9. Referring to Annex B to the paper, Mr LAU Kong-wah observed that there was no clear evidence that drink driving had become serious. Despite an increase in the number of breath tests from 9 945 in 1996 to 22 387 in 1998 (January to November), the proportion of drivers found to have consumed alcohol in excess of the statutory limit had reduced from 6.5% to 4%. Furthermore, the number of drivers found not to have consumed any alcohol had increased from 88.3% to 92.6%.
10. In reply, DS for T said that drink driving remained a serious problem. Of the 39 drivers killed in accidents involving drink driving between 1996 and October 1998, seven were found to have consumed alcohol with BAC level of between 50 and 80 mg. These statistics showed that the number of drivers killed with BAC level at 50 to 80 mg still constituted a significant proportion. The Chairman remarked that applying the same rationale, a tighter or even zero BAC limit could have been proposed. DS for T explained that the decision was not made on the basis of a single factor, but that other factors also had to be considered. The Administration had concluded that a 50 mg BAC limit was more appropriate than a total ban of alcoholic consumption as the latter would be too drastic for Hong Kong.
11. Mr LAU Kong-wah was dissatisfied with the reply. He was of the view that given that the problem of drink driving had not deteriorated, there were little justifications for the proposed tightening of BAC limit to 50 mg.
12. DS for T stressed that the Administration had adopted a preventive rather than remedial approach in the matter. Tightening the BAC limit would reinforce the message for drivers to be more careful about the amount of alcohol consumed, and this would help reduce accidents. He pointed out that a tightening of BAC limit from 80 to 50 mg in France had helped reduce fatalities in traffic accidents by 4% in 1995. Similar tightening had led to a reduction in fatal accidents in Belgium of 10% in 1995 and 11% in 1996, and a reduction in alcohol related accidents in Germany of 50% in 1998. Whilst total elimination of accidents might not be possible, the proposed tightening would contribute positively to a reduction in alcohol related accidents.
13. The Assistant Commissioner for Transport (Technical Services) (AC/TS) added that although the number of drivers found not to have consumed alcohol had increased, around 50% of drink driving suspects had consumed alcohol in excess of the statutory limit. It was expected that with a tighter BAC limit, drivers would be more inclined to keep a mental account of the number of drinks consumed and thereby stay within the limit. This would help to moderate their drinking behaviour and promote safe driving. The Chief Superintendent of Police (CS/P) added that drunken drivers posed serious threats to other road users including pedestrians and passengers. Between 1996 and 1998, 39 drivers killed were found to have consumed alcohol while during the same period, six non-drinking drivers, 19 passengers and 13 pedestrians were killed in accidents involving drink driving.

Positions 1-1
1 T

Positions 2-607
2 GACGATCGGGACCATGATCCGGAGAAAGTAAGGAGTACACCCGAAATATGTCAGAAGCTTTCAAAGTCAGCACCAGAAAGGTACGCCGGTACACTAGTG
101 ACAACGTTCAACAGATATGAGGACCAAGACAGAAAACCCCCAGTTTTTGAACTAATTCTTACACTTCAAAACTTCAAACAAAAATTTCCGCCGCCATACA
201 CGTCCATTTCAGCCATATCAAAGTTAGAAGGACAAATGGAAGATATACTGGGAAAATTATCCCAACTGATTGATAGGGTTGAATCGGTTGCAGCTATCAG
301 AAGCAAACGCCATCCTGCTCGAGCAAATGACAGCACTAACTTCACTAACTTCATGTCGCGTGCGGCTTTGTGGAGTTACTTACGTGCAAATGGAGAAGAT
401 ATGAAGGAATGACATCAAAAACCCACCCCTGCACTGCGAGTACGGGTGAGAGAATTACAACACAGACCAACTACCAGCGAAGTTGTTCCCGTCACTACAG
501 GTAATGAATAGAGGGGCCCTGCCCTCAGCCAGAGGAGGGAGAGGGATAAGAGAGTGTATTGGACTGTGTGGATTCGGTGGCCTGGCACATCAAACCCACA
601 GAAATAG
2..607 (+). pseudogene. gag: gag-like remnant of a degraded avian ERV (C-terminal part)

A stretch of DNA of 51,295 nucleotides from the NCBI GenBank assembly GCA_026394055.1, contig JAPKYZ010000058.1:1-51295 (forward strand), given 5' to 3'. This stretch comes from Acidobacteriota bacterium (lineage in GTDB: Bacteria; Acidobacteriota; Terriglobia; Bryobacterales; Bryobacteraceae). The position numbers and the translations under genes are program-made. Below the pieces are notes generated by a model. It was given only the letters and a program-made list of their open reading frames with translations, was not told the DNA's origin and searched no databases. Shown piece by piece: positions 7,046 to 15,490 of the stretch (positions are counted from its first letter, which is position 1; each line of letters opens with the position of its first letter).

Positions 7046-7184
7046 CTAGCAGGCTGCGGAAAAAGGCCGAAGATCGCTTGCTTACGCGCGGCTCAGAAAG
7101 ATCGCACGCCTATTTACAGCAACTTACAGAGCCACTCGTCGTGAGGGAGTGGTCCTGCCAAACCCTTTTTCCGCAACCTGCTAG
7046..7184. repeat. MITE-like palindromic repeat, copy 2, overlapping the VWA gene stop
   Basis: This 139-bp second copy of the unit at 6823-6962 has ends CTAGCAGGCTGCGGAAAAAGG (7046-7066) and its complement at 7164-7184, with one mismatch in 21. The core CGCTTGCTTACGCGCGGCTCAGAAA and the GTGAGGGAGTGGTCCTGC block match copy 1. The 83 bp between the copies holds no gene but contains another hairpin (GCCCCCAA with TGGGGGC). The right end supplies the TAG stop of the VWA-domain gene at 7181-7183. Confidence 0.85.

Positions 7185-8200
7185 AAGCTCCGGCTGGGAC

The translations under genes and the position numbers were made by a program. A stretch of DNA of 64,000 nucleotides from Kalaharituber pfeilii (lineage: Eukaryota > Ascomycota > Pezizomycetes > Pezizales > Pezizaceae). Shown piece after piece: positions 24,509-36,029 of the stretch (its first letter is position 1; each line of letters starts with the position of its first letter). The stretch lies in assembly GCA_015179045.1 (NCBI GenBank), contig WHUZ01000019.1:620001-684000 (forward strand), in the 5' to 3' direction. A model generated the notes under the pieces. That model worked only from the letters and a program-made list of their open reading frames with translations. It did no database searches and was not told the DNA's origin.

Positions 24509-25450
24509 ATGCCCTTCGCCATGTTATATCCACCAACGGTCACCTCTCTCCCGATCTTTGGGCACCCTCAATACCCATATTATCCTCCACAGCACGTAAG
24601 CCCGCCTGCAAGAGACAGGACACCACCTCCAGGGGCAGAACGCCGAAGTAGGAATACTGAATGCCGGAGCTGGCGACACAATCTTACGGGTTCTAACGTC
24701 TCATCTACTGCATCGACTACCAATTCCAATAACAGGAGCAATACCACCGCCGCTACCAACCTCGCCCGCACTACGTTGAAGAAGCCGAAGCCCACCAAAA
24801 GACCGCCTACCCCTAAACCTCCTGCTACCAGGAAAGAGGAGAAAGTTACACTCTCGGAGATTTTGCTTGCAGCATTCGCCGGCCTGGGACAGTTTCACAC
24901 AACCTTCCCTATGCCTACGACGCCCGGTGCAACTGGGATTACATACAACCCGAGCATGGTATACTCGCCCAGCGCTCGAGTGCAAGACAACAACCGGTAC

14. Mr James TO, on behalf of members of the Democratic Party, pointed out that a causation between drink driving and fatal accidents would be difficult to establish, and it was doubtful whether the proposal to tighten the BAC limit to 50 mg would result in substantial benefits. Even if the BAC limit were set at zero, there would still be fatal traffic accidents. Referring to the breakdown of alcohol concentration level of drivers killed in accidents involving drink driving in the past three years, he pointed out that the number of drivers killed with BAC level at 50 to 80 mg was less than those with BAC level at 1 to 50 mg. This clearly explained that there existed a very loose causal relationship between the occurrence of accidents and the alcohol concentration level of drivers. Given that a driver might be in contravention of the drink driving legislation for consuming only one can of beer, and having regard to the fact that accidents associated with drink driving had reduced significantly since enactment of the drink driving legislation in 1995, there were insufficient justifications for the Administration's proposal.
15. DS for T said in reply that the danger of drink driving was not only to drivers, but also to pedestrians and passengers. There was a need to strike a proper balance to safeguard the interests of different categories of road users. He said that Hong Kong was well served by public transport, and those who had exceeded the legally permissible limit would have no difficulty in finding alternative modes of transport. In view of the potential benefits of the tightening proposal to the community as a whole, its implementation was well justified. He added that a direct relationship between the tightening of BAC limit from 80 mg to 50 mg and the reduction of traffic accidents had been supported by overseas researches. Whilst total elimination of accidents might not be possible, the proposed tightening would contribute positively to a reduction in alcohol related accidents.
16. In reply to DS for T who asked for members' view on the appropriate time to tighten the BAC limit, Mr James TO pointed out that the Administration should keep in view the public sentiment and the relevant statistics in determining the appropriate course of action. Mr CHAN Kam-lam, however, was of the view that the Administration should formulate its own policy, having regard to all relevant factors rather than act in accordance with public sentiment. He supplemented that since an accident might be caused by a wide range of factors involving not only drink driving, the Administration should institute suitable measures pinpointing all possible factors to reduce the likelihood of accidents.